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What was the highest level of baseball that you played?

What is the highest level of baseball at which you played?  

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  1. 1. What is the highest level of baseball at which you played?

    • Professional
    • D-1 college
    • D-2/3 college or juco
    • High school team
    • Non-academic uniform team while in high school
    • Uniform team before high school
    • T-shirt League
    • Never played organized baseball


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On 12/7/2018 at 1:32 PM, Tony-OH said:

I guess I fall somewhere between high school and college. After high school I joined the Army but kept playing. I first played in a summer college league in Virginia (Hit well over .450 and played SS/CF/P) when I was 20 and ended up going to an Orioles tryout camp at Memorial Stadium.

During that camp I made the cut from 90 outfielders to six that got to play in the mini game in front of the scouts. On the first pitch I saw in the game hit a ball into the front row of the outfield fence just next to the 309 ft foul pole, but unfortunately it was on the foul side. I ended up striking out when they replaced that pitcher with Mike Mussina's roommate from Stanford. I was asked to come back to a camp a few weeks later and was told if they liked me then they would offer me a contract, but I wasn't able to attend because the same day Saddam Hussein decided to invade Kuwait and I became very busy and couldn't get off.

I then put together my own team for a Baltimore-area Men's League (MSBL) in which we won the championship in my one and only year of being a player-manager in that league. I then was stationed in Hawaii where I played in summer and winter leagues with winter leagues being a league where we played against college teams and minor leaguers in their offseason. The Hawaii armed forces decided to put together a baseball tournament and I made the All Army Hawaii team that lost to the all Air Force team in the finals. Funny thing was the All-Air Force team then put a team in that local winter league and they asked me to try out and gave me a waiver because I worked on an Air Force base. So I get to say I was the guy to ever be All-Army Hawaii and All Air-Force Hawaii. 

Got stationed in NC and didn't play for almost four year when I was assigned back to Maryland and found an Anne Arundel Men's 25 and over team to play for. Played on two teams then got stationed back to Hawaii. Didn't have time to play right away, but after returning from Afghanistan, I played on two more teams (with my new PRK eyes that were fixed by the Army before deployment I could hit better than ever). I also started doing associate scouting from the Orioles out there at this time.

Returned back to Maryland and after a year or two found a team in the 35 and over AA Men's League. After playing a year I put together my own team and we won the championship (that's two for two in managing championship teams if you are counting). Team broke up after the year (you have never seen politics until you deal with a men's baseball league) and I filled in some new players with the guys that stayed and we ended up making the playoffs again, but lost in the semi-finals (Making the first time I coached a team that I played on that we didn't win a championship).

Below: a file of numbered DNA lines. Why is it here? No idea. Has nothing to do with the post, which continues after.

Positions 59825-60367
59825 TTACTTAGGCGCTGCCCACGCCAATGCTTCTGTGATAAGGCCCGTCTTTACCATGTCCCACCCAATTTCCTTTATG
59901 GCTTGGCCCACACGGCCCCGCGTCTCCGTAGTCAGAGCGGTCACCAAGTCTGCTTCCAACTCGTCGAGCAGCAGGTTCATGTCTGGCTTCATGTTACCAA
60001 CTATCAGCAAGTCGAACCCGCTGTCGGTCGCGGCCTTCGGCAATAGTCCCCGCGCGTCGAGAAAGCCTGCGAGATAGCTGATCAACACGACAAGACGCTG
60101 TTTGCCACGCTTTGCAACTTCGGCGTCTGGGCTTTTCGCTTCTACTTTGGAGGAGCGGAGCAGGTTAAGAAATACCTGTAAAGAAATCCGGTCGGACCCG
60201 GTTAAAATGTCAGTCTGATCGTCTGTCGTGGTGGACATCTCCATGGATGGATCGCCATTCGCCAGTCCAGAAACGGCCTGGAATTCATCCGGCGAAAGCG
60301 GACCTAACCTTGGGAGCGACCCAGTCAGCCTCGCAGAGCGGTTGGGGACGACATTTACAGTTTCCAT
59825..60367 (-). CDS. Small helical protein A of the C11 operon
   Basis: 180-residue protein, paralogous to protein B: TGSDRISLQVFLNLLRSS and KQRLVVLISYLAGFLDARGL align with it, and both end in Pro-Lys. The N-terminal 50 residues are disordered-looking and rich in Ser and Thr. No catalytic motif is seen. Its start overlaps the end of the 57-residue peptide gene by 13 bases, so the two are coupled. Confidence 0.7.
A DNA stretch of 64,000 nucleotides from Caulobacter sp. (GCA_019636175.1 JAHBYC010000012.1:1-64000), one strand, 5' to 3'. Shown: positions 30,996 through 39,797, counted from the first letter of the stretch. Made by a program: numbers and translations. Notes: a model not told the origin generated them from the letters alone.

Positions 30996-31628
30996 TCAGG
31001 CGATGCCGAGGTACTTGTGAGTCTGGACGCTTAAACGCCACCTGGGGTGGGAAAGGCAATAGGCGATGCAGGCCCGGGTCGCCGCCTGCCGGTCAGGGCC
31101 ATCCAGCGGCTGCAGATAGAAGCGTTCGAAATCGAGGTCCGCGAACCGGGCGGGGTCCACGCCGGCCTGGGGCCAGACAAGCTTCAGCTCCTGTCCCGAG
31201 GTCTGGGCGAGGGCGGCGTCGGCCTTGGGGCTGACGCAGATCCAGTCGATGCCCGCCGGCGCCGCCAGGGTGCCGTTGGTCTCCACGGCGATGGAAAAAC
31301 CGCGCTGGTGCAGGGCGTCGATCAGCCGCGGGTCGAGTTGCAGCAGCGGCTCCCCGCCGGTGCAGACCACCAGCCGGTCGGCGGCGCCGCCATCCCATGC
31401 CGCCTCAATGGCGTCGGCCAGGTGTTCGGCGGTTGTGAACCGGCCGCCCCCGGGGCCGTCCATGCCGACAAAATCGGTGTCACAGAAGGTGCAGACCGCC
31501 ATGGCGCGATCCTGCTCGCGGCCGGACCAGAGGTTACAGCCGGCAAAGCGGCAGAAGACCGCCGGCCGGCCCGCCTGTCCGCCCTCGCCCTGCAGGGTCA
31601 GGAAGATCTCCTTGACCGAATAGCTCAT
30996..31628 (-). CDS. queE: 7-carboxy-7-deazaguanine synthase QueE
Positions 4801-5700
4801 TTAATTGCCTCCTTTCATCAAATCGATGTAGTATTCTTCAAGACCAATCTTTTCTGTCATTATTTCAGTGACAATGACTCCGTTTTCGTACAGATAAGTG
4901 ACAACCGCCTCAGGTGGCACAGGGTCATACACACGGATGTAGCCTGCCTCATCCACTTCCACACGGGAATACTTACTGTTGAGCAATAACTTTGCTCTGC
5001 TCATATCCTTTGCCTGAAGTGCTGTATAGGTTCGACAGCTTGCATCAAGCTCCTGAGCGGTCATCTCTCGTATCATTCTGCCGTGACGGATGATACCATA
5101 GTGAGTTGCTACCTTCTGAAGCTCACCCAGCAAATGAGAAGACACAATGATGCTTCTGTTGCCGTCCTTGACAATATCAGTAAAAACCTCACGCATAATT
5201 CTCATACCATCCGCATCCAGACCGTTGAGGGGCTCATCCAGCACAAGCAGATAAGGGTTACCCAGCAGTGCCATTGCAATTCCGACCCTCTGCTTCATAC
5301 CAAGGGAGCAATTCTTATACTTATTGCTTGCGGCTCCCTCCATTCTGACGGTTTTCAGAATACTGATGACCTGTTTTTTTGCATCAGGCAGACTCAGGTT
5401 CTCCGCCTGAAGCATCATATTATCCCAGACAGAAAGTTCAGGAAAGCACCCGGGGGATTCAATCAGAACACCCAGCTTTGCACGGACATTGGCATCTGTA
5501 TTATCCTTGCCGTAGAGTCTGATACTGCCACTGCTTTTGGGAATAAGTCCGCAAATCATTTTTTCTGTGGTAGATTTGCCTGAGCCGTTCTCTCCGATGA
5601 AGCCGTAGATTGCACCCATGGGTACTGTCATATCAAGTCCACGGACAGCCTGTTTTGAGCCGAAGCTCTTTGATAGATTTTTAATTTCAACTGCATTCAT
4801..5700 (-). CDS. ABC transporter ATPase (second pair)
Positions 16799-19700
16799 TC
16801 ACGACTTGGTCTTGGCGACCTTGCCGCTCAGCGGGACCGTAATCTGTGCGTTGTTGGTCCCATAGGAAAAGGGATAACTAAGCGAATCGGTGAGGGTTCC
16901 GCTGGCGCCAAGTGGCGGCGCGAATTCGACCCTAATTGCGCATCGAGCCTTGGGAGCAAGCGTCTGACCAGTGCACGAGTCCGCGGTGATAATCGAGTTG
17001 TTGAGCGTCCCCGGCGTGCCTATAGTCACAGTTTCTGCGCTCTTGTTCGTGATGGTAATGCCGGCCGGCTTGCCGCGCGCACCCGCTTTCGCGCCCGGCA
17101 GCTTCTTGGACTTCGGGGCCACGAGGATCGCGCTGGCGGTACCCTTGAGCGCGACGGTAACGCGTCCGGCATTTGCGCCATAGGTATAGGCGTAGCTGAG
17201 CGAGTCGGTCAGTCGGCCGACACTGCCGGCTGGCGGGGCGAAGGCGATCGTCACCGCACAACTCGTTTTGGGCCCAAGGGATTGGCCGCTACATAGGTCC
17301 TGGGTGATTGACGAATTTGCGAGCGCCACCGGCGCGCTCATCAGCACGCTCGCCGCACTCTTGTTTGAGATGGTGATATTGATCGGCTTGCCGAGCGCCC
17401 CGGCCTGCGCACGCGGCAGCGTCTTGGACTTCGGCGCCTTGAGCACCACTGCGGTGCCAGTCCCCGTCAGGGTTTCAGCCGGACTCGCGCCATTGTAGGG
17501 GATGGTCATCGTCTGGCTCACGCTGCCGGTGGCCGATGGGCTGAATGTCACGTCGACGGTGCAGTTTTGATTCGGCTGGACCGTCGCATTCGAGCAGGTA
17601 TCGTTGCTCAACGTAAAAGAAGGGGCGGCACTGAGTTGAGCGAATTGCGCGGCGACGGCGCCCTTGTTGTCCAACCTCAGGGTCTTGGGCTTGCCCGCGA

After that year, fed up with the politics, my hitting had fallen off to the point I was batting myself 8th (think I hit like .250 with wood bats), and I wanted to focus on coaching high school and doing associate scouting stuff for an American League team, I "retired from playing.

Surprisingly, I don't miss it. I've come out of retirement two times to fill in for a team that needed a player so bad or they were going to forfeit, but after pulling my hamstring in my last game, it was clear father time had claimed another victim.

And if read this far, now you know way to much history of my playing days! Haha

 

 

Ughhhh did you have to bring up the loss in the playoffs?! Lmao 

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I played catch in Flagstaff once. At an elevation of 6,909 feet above sea level, that is definitely the highest level I've ever played. 

Also played Little League.

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4 hours ago, Frobby said:

Wow, did you also date the head cheerleader?

How did you choose the other two sports over baseball in college?   Just scheduling issues, or were you just better in the other two?  Even juggling football and basketball would be pretty draining.

LOL 😄 took cheerleader to prom she was NOT the head cheerleader though... Football was my best sport, only played Basketball my freshman year in college. I did play all three in HS. Honestly I love to fish and after HS I decided I needed a break come each spring so fishing won out . College football is a demanding sport.

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I have always loved baseball.  Used to have my parents move their cars out of the garage and threw against the wall for hours.  If I wanted to catch pop flys, I would go to the side of the house and throw against the brick.  I made a local (Montgomery County) travel team in sixth grade and then made another team in seventh mostly because my father volunteered to coach.  I was not the worst on the team, but not a big factor.  My father played at Haverford College and was offered a minor league contract by the Phillies, but turned it down after my grandfather discussed the future of following in his path in dentistry versus minor league baseball.

Separately …..